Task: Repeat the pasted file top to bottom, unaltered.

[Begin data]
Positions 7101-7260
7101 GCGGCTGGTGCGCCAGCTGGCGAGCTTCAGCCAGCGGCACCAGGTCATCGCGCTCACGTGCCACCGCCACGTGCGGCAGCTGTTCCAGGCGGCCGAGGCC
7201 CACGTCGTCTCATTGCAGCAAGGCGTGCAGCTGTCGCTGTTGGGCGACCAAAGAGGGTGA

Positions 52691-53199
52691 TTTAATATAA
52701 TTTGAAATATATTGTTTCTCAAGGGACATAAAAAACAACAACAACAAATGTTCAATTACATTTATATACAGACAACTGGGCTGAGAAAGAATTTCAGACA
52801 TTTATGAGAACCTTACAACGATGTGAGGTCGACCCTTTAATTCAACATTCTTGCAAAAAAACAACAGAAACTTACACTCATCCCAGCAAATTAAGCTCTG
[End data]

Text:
Positions 7101-7260
7101 GCGGCTGGTGCGCCAGCTGGCGAGCTTCAGCCAGCGGCACCAGGTCATCGCGCTCACGTGCCACCGCCACGTGCGGCAGCTGTTCCAGGCGGCCGAGGCC
7201 CACGTCGTCTCATTGCAGCAAGGCGTGCAGCTGTCGCTGTTGGGCGACCAAAGAGGGTGA

Positions 52691-53199
52691 TTTAATATAA
52701 TTTGAAATATATTGTTTCTCAAGGGACATAAAAAACAACAACAACAAATGTTCAATTACATTTATATACAGACAACTGGGCTGAGAAAGAATTTCAGACA
52801 TTTATGAGAACCTTACAACGATGTGAGGTCGACCCTTTAATTCAACATTCTTGCAAAAAAACAACAGAAACTTACACTCATCCCAGCAAATTAAGCTCTG